Conservatories have been historically designed as classic, elegant structures. Over time, however, users have begon to design and decorate them with more modern accoutrements, making them suitable for everyday use. In doing this, conservatories have become popular additions in homes as well as various commercial settings, and they are being used for virtually any purpose. Designing a conservatory for use as dining room will create a unique eating area for any type of structure. With the right interior planning, conservatories can be designed with any aesthetic, from traditional and classic to contemporary with a twist and everything in between.
Apart from location and configuration, the conservatory's framework is one of the first elements to address during the initial planning phase. The framework will help set the tone for the structure's design. Wood framing will create a traditional conservatory with a warm, rustic feel. Aluminum, on the other hand, is sleek and sturdy for a strong, modern structure that will withstand extreme weather conditions. Aluminum and wood can also be combined in a wood-clad system, which features wood and wood veneer adhered to an aluminum frame. This type of system provides users the warm interior aesthetic with the durability of an aluminum frame. Vinyl-composite is another framing option, which features the durability of aluminum, and it does not conduct heat and cold, so creating a highly efficient building envelope.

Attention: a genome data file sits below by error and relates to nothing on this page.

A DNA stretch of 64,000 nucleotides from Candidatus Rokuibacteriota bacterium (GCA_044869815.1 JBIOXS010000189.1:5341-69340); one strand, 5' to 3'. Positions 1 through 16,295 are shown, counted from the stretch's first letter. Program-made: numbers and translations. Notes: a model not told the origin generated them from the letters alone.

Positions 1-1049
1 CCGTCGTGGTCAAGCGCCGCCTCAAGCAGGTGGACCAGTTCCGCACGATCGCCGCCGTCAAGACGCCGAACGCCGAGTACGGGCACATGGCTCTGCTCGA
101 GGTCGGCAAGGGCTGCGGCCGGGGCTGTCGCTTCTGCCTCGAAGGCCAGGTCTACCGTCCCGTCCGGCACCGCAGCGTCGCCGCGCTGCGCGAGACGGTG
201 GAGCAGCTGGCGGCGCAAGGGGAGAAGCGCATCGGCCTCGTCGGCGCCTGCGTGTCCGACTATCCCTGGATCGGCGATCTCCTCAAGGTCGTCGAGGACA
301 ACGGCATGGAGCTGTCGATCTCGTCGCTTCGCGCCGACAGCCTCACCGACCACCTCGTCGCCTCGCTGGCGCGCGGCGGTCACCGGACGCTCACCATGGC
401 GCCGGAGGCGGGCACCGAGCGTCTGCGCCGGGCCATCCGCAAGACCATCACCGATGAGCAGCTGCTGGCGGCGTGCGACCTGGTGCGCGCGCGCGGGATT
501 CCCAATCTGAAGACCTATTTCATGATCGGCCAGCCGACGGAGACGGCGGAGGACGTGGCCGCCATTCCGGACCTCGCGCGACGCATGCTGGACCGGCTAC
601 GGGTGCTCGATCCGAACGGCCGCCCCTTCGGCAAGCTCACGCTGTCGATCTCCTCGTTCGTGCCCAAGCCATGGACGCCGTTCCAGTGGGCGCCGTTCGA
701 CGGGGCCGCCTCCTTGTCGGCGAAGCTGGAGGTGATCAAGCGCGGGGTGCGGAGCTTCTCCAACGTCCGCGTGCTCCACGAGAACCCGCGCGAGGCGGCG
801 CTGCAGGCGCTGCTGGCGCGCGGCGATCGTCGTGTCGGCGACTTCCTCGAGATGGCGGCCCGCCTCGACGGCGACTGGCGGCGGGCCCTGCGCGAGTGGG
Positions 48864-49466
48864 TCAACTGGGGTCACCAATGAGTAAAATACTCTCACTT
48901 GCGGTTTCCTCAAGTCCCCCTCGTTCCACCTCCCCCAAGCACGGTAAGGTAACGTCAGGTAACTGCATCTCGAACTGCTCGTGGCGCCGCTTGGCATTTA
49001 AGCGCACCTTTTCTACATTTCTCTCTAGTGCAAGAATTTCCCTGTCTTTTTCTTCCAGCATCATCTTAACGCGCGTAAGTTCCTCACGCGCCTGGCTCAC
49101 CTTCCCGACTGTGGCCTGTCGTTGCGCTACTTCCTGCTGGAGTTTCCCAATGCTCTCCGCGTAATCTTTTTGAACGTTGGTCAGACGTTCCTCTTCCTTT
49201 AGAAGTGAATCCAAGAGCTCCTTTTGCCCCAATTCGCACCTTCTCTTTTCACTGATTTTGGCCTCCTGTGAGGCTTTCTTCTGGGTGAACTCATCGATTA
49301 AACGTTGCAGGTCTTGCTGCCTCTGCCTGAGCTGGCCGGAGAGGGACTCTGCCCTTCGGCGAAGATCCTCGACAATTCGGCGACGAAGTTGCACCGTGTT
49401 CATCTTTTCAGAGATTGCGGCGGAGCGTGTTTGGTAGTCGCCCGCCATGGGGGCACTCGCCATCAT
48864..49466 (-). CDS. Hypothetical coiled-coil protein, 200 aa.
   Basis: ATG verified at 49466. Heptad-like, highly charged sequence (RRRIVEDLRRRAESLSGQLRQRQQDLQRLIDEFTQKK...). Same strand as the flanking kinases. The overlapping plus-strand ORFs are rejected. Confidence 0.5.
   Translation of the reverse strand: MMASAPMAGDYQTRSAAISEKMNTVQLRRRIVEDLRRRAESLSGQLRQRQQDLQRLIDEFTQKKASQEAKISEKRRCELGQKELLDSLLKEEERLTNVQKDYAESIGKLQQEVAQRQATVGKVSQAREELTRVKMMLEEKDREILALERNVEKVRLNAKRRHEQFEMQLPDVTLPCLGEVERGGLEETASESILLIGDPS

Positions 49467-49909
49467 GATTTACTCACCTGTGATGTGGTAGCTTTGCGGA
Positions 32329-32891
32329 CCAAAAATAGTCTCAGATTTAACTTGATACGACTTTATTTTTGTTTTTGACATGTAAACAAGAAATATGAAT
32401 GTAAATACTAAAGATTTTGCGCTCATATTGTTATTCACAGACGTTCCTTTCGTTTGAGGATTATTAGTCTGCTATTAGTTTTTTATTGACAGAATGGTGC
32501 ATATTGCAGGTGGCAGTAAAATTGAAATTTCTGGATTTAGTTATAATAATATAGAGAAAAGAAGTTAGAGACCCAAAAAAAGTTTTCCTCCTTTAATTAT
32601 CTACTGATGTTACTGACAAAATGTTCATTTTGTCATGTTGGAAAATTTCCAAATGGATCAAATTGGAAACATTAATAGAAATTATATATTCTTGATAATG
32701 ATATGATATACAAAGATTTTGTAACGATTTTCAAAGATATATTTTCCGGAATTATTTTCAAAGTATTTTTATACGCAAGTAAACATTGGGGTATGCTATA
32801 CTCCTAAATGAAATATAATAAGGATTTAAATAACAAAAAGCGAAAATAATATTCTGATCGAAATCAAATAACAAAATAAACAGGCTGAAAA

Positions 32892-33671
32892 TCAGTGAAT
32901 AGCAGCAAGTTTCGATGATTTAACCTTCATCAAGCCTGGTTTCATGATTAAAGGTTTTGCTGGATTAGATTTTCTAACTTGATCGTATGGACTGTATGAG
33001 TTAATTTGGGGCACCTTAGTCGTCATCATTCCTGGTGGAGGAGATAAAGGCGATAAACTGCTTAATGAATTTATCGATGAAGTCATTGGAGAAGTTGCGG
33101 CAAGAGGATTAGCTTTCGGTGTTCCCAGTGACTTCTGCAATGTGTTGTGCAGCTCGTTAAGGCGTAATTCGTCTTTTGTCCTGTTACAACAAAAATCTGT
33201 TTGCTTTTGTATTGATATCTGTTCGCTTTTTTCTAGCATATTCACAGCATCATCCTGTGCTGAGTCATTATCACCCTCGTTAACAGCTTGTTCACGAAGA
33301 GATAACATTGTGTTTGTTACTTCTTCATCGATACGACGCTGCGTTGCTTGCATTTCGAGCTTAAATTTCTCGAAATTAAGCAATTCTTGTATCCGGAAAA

Interior and exterior decorative conservatory elements will help create the desired aesthetic of the dining room. Classic adornments, such as finials, decorative corners, and ridge cresting are typical on traditional English conservatories. External base panels and traditional-style window grids will help create a contemporary conservatory design for the modern user. Decorative elements are available for wood-, vinyl-, and aluminum-framed structures alike.
Glazing is an important option to consider for a frequently-used conservatory. Low-emissions glass coatings will reduce solar heat gain and filter natural sunlight, creating a comfortable dining room for guests and preserving interior elements. LoE 340, for example, greatly reduces the transmission of UV rays, which, in turn, minimizes fading to furniture, draperies, and carceting.
A dining room conservatory is perfect for hotels, restaurants, universities, and hospitals alike. They can be as large as required to suit the users' needs, which also makes them a perfect addition to homes. Regardless of the aesthetic, designing a conservatory as a dining room will create a unique dining experience for guests of all ages.